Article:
general convention of the protestant Connected with the subject of mis. episcopal church of the United States. sions is the duty of furnishing religious We have, therefore, a reasonable prostracts and prayer books, and where pect, that whatever sums any persons they are not already supplied, bibles, shall give, particularly for-foreign misto those who are unable to procure them sions, will be appropriated for that obfor themselves. These supplies and ject within a short period of time. In missions should always go hand in hand. the same manner, it will be in the powReligious tracts have often had a pow• er of any one who shall prefer either of erful influence in calling the attention the other objects of the society, to of the thoughtless to the important con- specify to which of these several purcerns of religion; and in places where poses his donations shall be applied ; the inhabitants are not provided with while those sums wbich are not particuthe regular administration of the word larly appropriated by the donors, will and ordinances of the gospel, the book be applied by the officers of the society of common prayer is peculiarly needed to such purposes as they shall think as a help to their publick and private most conducive to the general prospedevotions. All these objects will, there- rity of the church. fore, naturally engage the attention of I doubt not there are many wbo the friends of missions.
would be ready to do something in It seems hardly to be known, that an this cause, if they were fully aware of episcopal missionary society has been the urgency of the case, and of the fafor several years incorporated and or- cility of doing good, when proper meaganized in this state, with ample pow. sures were adopted. With your leave, ers for the accomplishment of the objects therefore, I will suggest a plan for of which we have spoken, provided the bringing this subject more directly befriends of the church will furnish the fore the publick. requisite funds. This society can appro I would propose that a meeting be priate its funds, in distributing tracts and called, in this town, of all who may be prayer books, or in supplying mission supposed to feel any interest in the aries to the destitute in our own country, cause, and let the whole subject be as either shall be found most likely to laid before them. And since as “iron be useful ; or it may contribute to the sharpeneth iron, so a man sharpeneth support of foreign missions, either under the countenance of his friend," let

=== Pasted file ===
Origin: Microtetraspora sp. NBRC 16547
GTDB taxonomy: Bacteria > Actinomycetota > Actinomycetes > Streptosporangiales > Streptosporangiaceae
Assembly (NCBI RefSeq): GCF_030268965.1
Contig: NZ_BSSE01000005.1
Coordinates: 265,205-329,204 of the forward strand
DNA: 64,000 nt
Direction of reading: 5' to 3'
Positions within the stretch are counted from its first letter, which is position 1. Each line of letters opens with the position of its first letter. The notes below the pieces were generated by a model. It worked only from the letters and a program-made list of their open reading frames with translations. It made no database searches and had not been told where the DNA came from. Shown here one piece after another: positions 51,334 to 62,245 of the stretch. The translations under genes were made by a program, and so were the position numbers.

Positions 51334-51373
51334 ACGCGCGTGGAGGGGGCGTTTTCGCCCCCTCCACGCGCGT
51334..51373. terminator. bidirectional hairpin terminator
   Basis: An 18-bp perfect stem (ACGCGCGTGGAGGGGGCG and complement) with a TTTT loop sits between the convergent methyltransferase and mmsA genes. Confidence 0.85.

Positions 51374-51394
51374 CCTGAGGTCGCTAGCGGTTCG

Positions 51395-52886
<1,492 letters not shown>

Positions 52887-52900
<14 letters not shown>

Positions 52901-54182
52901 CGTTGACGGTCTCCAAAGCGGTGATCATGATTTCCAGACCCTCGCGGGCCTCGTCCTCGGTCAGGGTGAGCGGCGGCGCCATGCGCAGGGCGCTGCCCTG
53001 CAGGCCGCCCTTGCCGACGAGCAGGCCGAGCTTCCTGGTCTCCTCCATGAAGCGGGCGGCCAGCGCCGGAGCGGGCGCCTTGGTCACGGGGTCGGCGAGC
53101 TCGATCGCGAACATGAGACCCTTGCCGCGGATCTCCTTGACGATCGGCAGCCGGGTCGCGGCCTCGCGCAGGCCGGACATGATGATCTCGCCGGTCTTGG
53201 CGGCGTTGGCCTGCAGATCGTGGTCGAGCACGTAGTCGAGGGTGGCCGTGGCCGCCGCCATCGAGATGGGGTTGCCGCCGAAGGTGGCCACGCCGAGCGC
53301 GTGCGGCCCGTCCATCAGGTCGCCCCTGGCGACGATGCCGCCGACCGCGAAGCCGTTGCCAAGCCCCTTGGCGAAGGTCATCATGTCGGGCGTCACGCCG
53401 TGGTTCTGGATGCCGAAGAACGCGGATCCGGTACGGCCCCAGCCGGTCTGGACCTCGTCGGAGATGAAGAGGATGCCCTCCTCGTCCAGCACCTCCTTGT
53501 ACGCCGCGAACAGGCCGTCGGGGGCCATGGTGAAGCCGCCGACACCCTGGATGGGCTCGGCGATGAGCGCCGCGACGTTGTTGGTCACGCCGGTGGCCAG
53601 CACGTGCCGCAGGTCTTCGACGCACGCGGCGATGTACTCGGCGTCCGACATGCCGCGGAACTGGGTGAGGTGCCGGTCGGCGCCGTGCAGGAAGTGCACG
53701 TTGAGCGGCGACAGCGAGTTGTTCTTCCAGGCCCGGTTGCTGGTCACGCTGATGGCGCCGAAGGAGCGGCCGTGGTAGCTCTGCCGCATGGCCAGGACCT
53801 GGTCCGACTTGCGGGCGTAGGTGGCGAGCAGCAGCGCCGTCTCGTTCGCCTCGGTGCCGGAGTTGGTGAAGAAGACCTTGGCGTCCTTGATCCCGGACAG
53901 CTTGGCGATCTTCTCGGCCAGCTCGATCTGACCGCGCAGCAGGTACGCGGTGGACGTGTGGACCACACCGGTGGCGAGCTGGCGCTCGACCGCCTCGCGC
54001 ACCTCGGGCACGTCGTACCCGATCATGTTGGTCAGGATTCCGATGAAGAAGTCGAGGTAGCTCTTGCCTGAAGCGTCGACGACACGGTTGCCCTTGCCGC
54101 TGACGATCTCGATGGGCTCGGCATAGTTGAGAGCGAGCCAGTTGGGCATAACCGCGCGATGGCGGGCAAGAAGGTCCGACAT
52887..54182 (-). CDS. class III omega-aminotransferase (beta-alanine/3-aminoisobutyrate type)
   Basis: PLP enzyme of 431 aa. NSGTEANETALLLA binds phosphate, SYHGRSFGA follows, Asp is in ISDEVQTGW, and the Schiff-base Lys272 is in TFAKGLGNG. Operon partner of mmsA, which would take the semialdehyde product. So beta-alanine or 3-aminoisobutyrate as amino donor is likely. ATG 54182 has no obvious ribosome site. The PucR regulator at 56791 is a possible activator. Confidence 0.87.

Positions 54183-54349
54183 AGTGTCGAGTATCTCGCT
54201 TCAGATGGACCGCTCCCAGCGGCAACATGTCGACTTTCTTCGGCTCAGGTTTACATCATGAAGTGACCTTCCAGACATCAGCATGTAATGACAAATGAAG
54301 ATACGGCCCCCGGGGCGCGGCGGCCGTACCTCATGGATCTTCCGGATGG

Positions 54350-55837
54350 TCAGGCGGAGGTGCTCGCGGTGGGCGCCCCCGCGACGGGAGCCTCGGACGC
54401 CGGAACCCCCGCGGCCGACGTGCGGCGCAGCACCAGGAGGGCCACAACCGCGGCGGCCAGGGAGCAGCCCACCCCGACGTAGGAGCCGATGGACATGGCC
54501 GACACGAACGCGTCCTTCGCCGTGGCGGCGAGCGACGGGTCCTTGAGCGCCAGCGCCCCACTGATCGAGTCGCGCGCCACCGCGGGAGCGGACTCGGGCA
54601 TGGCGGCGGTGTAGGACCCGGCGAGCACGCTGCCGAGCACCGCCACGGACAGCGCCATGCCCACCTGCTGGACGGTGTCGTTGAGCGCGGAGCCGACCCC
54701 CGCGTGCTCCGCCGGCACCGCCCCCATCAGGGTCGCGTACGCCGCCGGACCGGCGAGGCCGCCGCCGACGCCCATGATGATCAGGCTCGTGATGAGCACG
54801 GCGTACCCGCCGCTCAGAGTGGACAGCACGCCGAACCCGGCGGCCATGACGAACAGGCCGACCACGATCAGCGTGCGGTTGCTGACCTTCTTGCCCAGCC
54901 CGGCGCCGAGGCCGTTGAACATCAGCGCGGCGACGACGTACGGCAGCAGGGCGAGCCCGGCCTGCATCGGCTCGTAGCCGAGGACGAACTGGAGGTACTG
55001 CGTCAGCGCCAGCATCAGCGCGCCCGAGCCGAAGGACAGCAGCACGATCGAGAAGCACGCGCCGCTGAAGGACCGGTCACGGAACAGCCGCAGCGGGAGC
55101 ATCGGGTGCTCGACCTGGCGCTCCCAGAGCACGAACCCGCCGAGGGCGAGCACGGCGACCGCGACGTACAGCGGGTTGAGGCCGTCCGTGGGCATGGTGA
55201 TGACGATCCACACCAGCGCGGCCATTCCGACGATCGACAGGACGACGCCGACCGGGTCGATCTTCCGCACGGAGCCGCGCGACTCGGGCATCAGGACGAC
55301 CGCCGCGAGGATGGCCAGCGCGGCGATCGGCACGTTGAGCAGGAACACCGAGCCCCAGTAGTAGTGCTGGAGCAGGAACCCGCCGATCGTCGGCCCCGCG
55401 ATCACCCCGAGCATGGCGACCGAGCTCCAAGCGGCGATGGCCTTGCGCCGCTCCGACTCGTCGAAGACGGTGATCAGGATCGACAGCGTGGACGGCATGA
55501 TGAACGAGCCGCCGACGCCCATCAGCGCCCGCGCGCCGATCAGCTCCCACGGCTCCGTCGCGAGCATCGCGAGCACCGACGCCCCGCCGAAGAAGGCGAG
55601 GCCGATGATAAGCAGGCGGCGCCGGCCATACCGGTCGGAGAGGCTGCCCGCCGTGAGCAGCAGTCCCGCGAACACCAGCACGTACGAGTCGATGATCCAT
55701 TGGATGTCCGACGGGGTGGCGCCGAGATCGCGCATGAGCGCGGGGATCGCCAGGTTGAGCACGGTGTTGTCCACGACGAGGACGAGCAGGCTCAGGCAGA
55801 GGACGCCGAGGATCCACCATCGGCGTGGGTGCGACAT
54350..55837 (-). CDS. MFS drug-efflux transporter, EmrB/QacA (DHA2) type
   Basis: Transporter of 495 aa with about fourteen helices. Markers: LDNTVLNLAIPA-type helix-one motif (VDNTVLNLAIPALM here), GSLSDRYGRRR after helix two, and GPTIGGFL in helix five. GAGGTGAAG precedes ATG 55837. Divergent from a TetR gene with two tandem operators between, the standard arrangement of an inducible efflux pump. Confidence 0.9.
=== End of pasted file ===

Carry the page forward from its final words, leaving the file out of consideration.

there be a free discussion of the subject. he has thereby departed from the usage Then let a subscription be opened, in of bis author. such a manner as to leave it at the op “He muste of necessitie be enforced tion of every subscriber to give to either to allowe us one byshop in every ciof the objects that have been mentioned, lie, shifte afterwarde as well as we or for the general purposes of the so- may for laying out a dioces." White ciety. At the same time let a com- gifte. Defense of the Ecclesiasticall mittee be appointed to obtain farther Regimen in Englande. Lond. 1574. p. subscriptions, both in this vicinity, and 70. by correspondence with the friends of “And this in mine opinion is as large missions in other parts of the diocese. a dioces as any bishop dothe at this day I cannot but hope, that by some such challenge. Yet by the waye needes means as these, sometbing effectual muste I wonder at this peevishe or may be done in this important cause. rather childishe spight, dryvyng us to
S. prove that dioceses were governed by
bishoppes in the apostles' tyme, when
not onely whole shyres, but scante one [The observations on the orthography citie was generally faythfull.” . Ibid. of the word “ diocese,” in the strictures on our work, inserted in the number for
66 The direction of a dioces"4" for November, have induced us to reprint, government of dioceses.” Ibid. p. 73. from the Episcopal Magazine, the fol “But some man will say, perhaps, a lowing communication from the injured diocesse is to large a province for one letter E, which we understand was sent man to governe." Ibid. p. 77. to the editor of that work by one of " And thus much concerning dioour own correspondents.]
ceses." Ibid. p. 84.
t appears, therefore, that archbishop Froin the Episcopal Magazine. An unfortunate letter, which has lately ces," and once or twice “ diocesse,”
Whitgift wrote most commonly been deprived of its rights in the dio- but never as Johnson writes " diucess;": cese by the most crooked of its rela- not having any of Raleigh's works at tions, presumes to lay its case before hand, I am unable to refer to them. As you; being well aware that